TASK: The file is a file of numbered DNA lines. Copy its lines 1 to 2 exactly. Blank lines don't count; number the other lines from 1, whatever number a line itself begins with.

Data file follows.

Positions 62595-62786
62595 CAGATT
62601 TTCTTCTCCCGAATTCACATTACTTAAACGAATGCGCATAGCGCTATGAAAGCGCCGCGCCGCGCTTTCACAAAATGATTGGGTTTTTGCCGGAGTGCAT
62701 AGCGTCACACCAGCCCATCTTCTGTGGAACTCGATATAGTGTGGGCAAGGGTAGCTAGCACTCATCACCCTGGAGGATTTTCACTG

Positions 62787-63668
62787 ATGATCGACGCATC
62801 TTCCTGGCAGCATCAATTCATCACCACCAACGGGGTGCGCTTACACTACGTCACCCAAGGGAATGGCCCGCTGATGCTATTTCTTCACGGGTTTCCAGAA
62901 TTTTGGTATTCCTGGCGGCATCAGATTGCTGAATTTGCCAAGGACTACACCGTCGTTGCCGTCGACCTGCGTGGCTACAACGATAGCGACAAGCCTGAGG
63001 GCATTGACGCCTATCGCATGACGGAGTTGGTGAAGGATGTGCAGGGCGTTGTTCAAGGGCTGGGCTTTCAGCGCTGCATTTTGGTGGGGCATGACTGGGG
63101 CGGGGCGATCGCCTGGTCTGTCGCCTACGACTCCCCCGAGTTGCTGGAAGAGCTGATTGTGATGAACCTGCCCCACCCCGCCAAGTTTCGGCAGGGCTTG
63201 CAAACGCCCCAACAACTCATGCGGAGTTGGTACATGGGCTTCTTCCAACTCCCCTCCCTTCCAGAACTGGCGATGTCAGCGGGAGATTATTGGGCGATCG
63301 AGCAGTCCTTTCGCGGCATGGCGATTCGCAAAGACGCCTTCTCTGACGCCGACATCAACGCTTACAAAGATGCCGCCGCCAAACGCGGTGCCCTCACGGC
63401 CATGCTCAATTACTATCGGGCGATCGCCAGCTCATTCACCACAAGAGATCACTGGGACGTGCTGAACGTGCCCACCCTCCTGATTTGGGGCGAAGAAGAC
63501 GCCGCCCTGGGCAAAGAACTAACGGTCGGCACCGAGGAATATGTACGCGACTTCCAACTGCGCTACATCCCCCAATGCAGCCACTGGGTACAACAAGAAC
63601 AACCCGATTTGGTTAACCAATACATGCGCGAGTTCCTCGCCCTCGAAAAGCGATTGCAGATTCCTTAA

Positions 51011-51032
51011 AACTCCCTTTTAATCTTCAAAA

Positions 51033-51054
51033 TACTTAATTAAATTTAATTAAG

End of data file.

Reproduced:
Positions 62595-62786
62595 CAGATT